Weekend!

A while back, I realized that other people might have internal monologues completely different than my own. Then it occurred to me that some people might not even *HAVE* internal monologues.

So I thought that I might put together a bit of a quiz. What is your internal monologue like?

A: I talk to myself in the first person.
B: You should put an option on there if you talk to yourself in the 2nd person
C: We talk to ourselves when we talk to ourselves
D: No internal monologue here

I find myself to be a B. “You need to do this.” “You shouldn’t have done that.” “You really ought to do this other thing.”

Occasionally, however, I am an A when the B stuff is done. “You need to do this.” (does this) “Okay. I did this.”

When I think of myself as a unit (that is, a “we”), I usually only think of one of the members of “we” as particularly sentient in any important way. “Me and my body.” Martin Luther referred to his body as “Brother Ass” and that made so much sense to me. The dualism found in such cartoons as Disney’s “Reason and Emotion” where not only was there tension between the Caveman in one’s head as well as a Businessman in there, but both of them were depicted as driving the car that was the body. (Presumably, in Martin Luther’s day, the cartoon would be of two folks trying to drive a donkey around.)

The wacky thing about climbing, for me, is what has changed in the whole “we” formula. Instead of thinking of myself as me and my body (or me working against my body), my body and I are pretty much in concert. The main thing that I’m fighting against, when I’m fighting against something, is my brain. My brain has a problem with heights or my brain has a problem with figuring out how to climb this particular route. Sure, I run out of gas… but *I* run out of gas. I’m not thinking that my body runs out of gas.

Which makes me wonder… if I see my body as being distinct, and my brain as being distinct… who the heck am *I*?

Anyway, I will be taking this weekend to do chores, run the errands that we didn’t get to last weekend, and maybe see a movie or something if I can carve out 2-3 hours in one of the evenings.

So… do you have an inner monologue? What terms do you use? Are you an A, B, C, or D? (Or, jeez, did I miss one?)

(Image is “Play” by Clare Briggs. Used with permission of the Briggs estate.)


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Jaybird is Birdmojo on Xbox Live and Jaybirdmojo on Playstation's network. He's been playing consoles since the Atari 2600 and it was Zork that taught him how to touch-type. If you've got a song for Wednesday, a commercial for Saturday, a recommendation for Tuesday, an essay for Monday, or, heck, just a handful a questions, fire off an email to AskJaybird-at-gmail.com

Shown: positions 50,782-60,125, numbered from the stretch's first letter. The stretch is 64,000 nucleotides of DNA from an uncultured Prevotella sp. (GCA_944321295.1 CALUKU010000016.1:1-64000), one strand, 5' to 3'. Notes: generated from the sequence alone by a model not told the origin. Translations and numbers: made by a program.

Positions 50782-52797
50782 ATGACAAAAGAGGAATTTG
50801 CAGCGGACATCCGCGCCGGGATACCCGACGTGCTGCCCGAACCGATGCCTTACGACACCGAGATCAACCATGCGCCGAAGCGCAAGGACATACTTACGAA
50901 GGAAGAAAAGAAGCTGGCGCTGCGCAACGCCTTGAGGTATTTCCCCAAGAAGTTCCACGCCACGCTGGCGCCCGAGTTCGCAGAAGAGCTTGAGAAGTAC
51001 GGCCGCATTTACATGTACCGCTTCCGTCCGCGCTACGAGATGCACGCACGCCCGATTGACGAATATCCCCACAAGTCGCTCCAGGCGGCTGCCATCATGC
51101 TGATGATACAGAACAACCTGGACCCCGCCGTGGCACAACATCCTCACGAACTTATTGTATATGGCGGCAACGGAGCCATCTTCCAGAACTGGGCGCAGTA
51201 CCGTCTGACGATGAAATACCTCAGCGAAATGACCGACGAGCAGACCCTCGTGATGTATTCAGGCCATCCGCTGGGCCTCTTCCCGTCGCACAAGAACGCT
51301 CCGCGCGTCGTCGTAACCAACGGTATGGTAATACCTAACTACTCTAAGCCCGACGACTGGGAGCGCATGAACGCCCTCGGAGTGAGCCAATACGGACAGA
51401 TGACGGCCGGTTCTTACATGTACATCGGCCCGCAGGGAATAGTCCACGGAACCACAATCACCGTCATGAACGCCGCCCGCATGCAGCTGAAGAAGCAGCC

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21 thoughts on “Weekend!

  1. My internal monologue is always talking to someone else. Sometimes a specific someone else but often as not just a generalized audience. Never really to myself.

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  2. I’m probably mostly a B, but a B implies an A because if I’m talking to a “you,” “I” eventually enter the picture to distinguish myself from “you.”

    And…..a good deal of what said. Although not “always, I very often carry on internal monologues with interlocutors who I’ve known or sometimes imagine. One thing I do on my way to work (I usually walk) is to engage in internal “conversations” about how I’d explain my view on certain topics should that interlocutor/those interlocutors be willing to hear me out. So…..in that sense, it’s not an internal “monologue” at all, but something like an “internal dialogue.”

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    • Ah, the tulpa.

      Yeah, I have a handful of internal interlocutors that are based on Real Life (or, at least, Internet) versions of people that I know and I can have conversations with them about important topics.

      Sometimes, I’m lucky enough to have real conversations with them on the exact same topics.

      This provides an opportunity to calibrate my tulpa of them and do a better job when I have a conversation with their tulpa next time.

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      • Yeah, I have a handful of internal interlocutors that are based on Real Life (or, at least, Internet) versions of people that I know and I can have conversations with them about important topics.

        You just keep thinking the internet voices aren’t real, say we.

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  3. I wish my inner monologue would shut up some times.